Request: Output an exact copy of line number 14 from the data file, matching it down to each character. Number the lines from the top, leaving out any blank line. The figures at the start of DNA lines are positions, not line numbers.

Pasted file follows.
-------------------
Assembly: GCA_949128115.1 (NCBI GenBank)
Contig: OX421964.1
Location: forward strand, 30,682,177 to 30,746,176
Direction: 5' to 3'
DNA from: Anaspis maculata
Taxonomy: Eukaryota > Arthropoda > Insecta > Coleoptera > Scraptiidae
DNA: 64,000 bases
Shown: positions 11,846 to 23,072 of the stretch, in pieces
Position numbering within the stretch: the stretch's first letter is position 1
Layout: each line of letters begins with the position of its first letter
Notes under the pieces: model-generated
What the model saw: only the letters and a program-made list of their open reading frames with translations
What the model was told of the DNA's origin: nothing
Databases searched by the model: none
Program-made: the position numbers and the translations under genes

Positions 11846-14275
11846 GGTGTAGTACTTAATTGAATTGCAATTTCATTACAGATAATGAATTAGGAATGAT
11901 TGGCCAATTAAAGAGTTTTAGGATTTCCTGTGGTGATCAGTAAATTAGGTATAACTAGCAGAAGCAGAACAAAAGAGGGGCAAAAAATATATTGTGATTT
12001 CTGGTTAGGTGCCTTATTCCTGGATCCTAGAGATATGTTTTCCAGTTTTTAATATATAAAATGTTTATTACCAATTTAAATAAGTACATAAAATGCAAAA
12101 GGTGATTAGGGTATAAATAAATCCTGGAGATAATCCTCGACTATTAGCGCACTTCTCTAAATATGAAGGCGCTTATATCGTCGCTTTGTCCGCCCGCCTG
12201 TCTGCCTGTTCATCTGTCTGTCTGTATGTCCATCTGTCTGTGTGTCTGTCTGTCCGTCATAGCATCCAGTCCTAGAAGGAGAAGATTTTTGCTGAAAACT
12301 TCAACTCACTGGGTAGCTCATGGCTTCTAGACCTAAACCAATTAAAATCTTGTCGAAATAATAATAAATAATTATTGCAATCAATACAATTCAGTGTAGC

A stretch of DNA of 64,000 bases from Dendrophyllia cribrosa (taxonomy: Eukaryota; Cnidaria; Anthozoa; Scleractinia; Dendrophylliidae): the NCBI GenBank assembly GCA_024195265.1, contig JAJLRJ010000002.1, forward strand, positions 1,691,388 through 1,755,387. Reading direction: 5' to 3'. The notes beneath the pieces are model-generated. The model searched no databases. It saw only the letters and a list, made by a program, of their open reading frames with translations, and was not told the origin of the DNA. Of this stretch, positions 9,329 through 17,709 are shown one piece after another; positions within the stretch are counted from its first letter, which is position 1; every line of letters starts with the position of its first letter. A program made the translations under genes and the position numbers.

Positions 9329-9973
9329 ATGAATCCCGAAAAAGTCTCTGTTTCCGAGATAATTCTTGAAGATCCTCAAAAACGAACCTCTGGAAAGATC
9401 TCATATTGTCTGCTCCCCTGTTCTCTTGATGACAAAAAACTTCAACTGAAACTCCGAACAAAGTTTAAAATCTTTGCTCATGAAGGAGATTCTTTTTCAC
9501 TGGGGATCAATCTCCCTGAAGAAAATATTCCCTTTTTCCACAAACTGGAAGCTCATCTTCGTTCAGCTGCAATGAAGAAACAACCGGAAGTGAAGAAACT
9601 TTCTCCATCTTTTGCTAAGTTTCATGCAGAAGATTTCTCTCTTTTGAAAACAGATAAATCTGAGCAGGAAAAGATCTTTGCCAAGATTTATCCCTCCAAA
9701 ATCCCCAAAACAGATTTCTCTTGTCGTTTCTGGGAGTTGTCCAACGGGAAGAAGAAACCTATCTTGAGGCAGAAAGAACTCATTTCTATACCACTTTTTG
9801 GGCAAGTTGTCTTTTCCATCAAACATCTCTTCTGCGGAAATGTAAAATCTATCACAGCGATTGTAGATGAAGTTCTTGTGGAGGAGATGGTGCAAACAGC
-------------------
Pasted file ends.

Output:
Databases searched by the model: none